Biomega Volume 1 by Tsutomu Nihei
I’ve been meaning to read Biomega ever since Kevin posted this lovely panel, go look at it if you haven’t read the series yet, then come back!
I think that there are some defining questions you can use to get a sense of someone’s personality – Beatles or Elvis? Mac or PC? Red Sox or Yankees? Taking bear with gun or no talking bear with gun? Either you are the type of person to find the idea of a talking bear holding a machine gun intrinsically delightful, or you are not. And if you don’t like talking bears with machine guns, I’m not sure if we can still be friends anymore.
In Biomega the future has turned into a dark, moody zombie apocalypse. Humanity has been infected by a horrible virus that turns most people into a gooey shambling undead army, but a few precious people are able to contract the virus and still retain their humanity along with super-healing powers. Zoichi Kanoe is a kick-ass artificial human on a mission. His mission appears to be driving a motorcycle awesomely and shooting zombies even more awesomely. Zoichi finds Eon Green, a girl who is able to accommodate the N55 virus, along with her protector the talking bear Kozlov L. Grebnev. Zoichi loses Eon and goes to get her back.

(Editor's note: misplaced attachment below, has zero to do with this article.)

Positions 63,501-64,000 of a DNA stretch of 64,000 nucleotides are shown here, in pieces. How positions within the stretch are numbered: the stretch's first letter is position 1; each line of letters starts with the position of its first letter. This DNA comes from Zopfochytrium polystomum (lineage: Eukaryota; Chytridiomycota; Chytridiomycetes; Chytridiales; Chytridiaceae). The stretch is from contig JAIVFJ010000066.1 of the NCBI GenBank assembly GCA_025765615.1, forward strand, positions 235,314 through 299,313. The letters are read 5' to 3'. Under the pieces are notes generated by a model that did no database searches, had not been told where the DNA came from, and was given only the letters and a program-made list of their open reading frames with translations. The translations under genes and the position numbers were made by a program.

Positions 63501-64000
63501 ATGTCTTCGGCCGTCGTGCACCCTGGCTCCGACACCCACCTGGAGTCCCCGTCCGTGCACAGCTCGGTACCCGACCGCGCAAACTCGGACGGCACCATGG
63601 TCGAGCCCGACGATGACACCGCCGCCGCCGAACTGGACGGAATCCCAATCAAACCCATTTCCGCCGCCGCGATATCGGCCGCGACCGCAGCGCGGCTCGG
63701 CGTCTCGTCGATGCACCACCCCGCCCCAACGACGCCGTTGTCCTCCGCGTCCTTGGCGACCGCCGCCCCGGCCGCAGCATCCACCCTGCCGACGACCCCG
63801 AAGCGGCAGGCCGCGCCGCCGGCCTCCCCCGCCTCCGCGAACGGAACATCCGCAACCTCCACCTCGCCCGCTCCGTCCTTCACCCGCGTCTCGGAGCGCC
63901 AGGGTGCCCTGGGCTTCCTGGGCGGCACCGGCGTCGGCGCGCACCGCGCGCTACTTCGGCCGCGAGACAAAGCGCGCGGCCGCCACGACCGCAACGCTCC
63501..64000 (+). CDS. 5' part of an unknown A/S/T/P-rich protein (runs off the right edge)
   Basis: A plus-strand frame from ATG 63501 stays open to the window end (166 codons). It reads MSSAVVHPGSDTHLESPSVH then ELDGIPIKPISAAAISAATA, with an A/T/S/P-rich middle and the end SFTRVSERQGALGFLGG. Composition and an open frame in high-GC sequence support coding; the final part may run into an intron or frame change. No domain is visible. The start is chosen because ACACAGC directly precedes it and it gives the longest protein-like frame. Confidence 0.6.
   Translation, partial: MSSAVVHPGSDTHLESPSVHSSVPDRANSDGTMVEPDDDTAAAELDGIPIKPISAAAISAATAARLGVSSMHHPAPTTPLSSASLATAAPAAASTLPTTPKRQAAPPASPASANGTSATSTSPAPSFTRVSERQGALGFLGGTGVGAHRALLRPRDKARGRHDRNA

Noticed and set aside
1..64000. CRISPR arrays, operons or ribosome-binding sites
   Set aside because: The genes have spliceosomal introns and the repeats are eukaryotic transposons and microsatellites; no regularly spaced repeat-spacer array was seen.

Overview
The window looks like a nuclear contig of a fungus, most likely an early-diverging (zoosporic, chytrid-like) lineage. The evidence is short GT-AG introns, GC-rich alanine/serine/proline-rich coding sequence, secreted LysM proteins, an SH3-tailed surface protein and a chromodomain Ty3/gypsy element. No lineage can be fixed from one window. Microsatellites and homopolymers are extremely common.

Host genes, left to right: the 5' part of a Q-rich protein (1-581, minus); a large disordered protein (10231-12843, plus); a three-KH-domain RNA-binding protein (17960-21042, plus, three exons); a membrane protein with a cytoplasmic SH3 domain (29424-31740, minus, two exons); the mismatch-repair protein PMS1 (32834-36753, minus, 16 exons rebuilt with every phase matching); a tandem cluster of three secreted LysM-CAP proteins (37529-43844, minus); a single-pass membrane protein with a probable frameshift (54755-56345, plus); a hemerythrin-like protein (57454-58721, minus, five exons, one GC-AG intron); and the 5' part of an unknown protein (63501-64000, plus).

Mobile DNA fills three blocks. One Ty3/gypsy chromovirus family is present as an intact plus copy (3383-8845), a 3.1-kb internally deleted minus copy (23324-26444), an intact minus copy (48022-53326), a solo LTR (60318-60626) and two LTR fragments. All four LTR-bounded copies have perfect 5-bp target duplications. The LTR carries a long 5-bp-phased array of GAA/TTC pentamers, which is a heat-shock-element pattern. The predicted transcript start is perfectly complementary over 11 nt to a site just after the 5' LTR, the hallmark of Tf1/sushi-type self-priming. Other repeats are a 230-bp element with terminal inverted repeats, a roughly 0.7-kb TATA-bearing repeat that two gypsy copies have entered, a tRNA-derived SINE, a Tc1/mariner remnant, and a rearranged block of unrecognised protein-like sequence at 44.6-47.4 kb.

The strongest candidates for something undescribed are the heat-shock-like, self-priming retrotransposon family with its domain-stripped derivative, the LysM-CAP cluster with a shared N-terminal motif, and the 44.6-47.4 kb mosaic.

Dialog in Biomega serves more as random punctuation for a parade of fight scenes and dystopic scenery. Fortunately Nihei happens to be really good at drawing run-down urban backgrounds and bullets hitting people and zombies in the head. What makes Biomega better than your typical zombie tale is all the inexplicable elements that seem initially weirdly out of place yet function just right within the story. Why is Eon inexplicably wearing a bear costume when she’s captured? Why does her tower home look like it has been transplanted into the future from London? I don’t particularly care about the reasons why because it is all so lovely to look at.
Zoichi’s interactions with Kozlov L. Grebnev are hilarious and wonderful action pieces that could only work in the comics medium. Usually I tend to get annoyed when manga is too dark, but in Biomega’s case it serves to enhance the feeling of darkness in the world the characters inhabit. If I’d read a lot of zombie comics, or if Biomega didn’t feature a talking bear I’d probably be a little less interested in this title. Fortunately now I know I can pick up the next volume when I’m in the mood for some good old-fashioned head exploding violence.